theintrepidpie: The "Marian Catholic Church" is not in communion with Rome. Communion in the Marian Catholic Church is not recognized as valid as far as I am aware. The Marian Catholic Church describes itself as "A Mix of Eastern & Roman & Orthodox Catholic`s Who all so accepts The Unaltered Augsburg Confession (1530) and Martin Luther's Small Catechism." There's more, but to me it looks like a mixed-up mess. You can Google "Marian Catholic Church" and see for yourself.
Gee, I didn't realize Satan was so young! All Hallows Eve is a Catholic tradition (small t!) where the kids have a fun time mocking death which, we all know, is conquered by Jesus! Fr. Gabriel Amorth, the top exorcist from Rome, says that Christmas Eve in Italy is when all the satanic mischief happens where in Great Britain and America it is Halloween. Besides, to say that Satan is bound by one day and one event is pretty naive.
Sister!!! YOU ABSOLUTELY HAVE TO HELP ME!
This is your area anyway, so I'm sure it'll be a cinch! Last night I dreamt I was in one of those Catholic stores with all the books and saintly prayer cards...in my dream, I was looking for and I found the card of a saint who was the patron saint of beaches. I keep getting images of beaches, the ocean, either Australia or some kind of tropical climate. The problem is, I don't know who this saint actually is! In my dream I did though. Could you possibly help me?!
jezz -- There could be a lot of saints to choose from. Every coastal town in the world has its patron saint. Saint-Tropez in France, for example, is named for Saint Tropes, a martyr. Even St. Augustine might qualify (there's a story in The Golden Legend about him seeing an angel on a beach while he was trying to figure out the Trinity).
But probably the best choice is La Virgen del Carmen, known in the English-speaking world as Our Lady of Mount Carmel. She is the patroness of sailors and fishermen, and of hundreds if not thousands of beach towns in the tropics (and some not-so-tropical towns). Another name for her is Stella Maris -- the Star of the Sea. Sister Mary Martha can tell you how she got to be the patron saint of sailors, fishermen, and beaches, and she can explain the name Stella Maris. I just saw your question and thought I'd jump in with my two cents worth.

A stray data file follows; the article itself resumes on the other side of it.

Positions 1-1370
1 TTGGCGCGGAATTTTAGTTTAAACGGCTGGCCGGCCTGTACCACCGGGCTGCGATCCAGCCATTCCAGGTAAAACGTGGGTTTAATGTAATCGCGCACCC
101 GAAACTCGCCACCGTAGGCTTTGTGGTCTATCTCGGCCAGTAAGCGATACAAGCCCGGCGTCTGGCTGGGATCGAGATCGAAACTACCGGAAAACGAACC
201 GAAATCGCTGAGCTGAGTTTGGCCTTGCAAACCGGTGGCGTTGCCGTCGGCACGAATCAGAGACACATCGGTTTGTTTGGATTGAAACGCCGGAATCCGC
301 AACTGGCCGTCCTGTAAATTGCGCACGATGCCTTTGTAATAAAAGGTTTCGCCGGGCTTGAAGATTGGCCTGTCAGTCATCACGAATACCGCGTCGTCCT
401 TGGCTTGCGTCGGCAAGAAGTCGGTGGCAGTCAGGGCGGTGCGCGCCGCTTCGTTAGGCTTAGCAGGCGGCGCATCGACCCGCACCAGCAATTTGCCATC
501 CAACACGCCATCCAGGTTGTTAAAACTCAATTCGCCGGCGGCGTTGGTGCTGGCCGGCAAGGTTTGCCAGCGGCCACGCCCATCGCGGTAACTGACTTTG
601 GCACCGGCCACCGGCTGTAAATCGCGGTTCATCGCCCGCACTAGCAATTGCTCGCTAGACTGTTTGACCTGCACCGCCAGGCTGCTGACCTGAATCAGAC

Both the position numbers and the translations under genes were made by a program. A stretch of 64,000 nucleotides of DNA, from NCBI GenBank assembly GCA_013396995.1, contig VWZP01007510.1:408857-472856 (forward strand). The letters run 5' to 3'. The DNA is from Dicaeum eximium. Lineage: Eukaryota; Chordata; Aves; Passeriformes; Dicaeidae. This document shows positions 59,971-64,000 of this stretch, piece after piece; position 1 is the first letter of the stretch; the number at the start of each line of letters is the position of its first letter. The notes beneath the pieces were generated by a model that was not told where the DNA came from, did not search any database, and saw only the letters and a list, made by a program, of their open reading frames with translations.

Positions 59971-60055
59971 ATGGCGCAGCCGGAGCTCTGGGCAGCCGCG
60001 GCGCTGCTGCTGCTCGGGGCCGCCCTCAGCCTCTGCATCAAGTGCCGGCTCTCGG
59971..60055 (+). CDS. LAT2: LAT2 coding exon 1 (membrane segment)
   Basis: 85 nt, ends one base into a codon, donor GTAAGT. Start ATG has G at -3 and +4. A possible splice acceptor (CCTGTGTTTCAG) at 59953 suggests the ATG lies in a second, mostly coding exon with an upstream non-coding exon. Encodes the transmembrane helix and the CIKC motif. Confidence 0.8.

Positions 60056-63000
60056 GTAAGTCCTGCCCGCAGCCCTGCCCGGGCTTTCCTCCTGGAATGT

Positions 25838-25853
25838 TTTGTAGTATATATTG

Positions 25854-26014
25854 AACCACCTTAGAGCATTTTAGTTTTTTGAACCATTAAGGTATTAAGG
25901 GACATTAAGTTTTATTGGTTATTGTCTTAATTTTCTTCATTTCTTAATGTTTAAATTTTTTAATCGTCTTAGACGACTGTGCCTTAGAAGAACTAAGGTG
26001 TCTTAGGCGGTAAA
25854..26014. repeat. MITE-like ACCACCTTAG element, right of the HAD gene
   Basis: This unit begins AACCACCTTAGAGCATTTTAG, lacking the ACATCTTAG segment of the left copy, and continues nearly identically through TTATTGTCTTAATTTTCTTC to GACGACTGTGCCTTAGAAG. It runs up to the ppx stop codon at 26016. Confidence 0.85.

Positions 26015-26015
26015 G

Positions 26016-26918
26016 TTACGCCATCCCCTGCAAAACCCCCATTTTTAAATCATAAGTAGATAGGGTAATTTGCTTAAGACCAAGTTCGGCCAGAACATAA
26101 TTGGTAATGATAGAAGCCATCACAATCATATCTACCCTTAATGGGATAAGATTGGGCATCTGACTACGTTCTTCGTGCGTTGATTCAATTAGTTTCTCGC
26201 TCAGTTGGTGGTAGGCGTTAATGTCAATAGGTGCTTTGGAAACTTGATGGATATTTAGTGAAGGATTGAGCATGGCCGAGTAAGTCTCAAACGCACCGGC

Mary was the absolute best of the best. Why, in her freedom from sin, would we question her Assumption at all? There was Elijah, there were others mentioned....
Mary was God's own Mother, gee whiz, duh, end of story!
On a related note, is there a special benefit to saying a rosary on a blessed rosary vs. a just been bought at the store rosary? I don't understand the whole blessed items idea. Can you explain some time when there's room in your blog please? Thank you!
When I first learned about how we now know that fetal stem cells remain in the mother's body forever, my immediate thought was that that's why Mary *had* to be assumed into heaven. Mary wasn't just some empty-headed "chosen vessel" who birthed the Savior and then just got on with the rest of her life. She's amazing :)
There is an indulgence attached to using a rosary that has been blessed. If the rosary was blessed by a priest, it's a partial indulgence. If it was blessed by a bishop (including the Bishop of Rome -- the Pope), it's a plenary indulgence (under "the usual conditions").
Every sacramental (medal, scapular, crucifix, holy water, etc., as long as it's been blessed) carries a partial indulgence when used with piety.
Okay, I understand now what you meant! Thanks for the long answer. :)
If I could ask another (short) question... the answer could be lumped in with the answer to other questions about sacramentals: Is there any reason why a Roman Catholic could not/should not use as a sacramental a blessed object (icon, medal, crucifix) of the Eastern Orthodox or Russian Orthodox traditions? Thank you!
P.S. - It so happens that I have a daughter named after St. (H)Elena. Not so easy to find a Roman Catholic medal for her. You know? But I was thinking of Theotokos and others.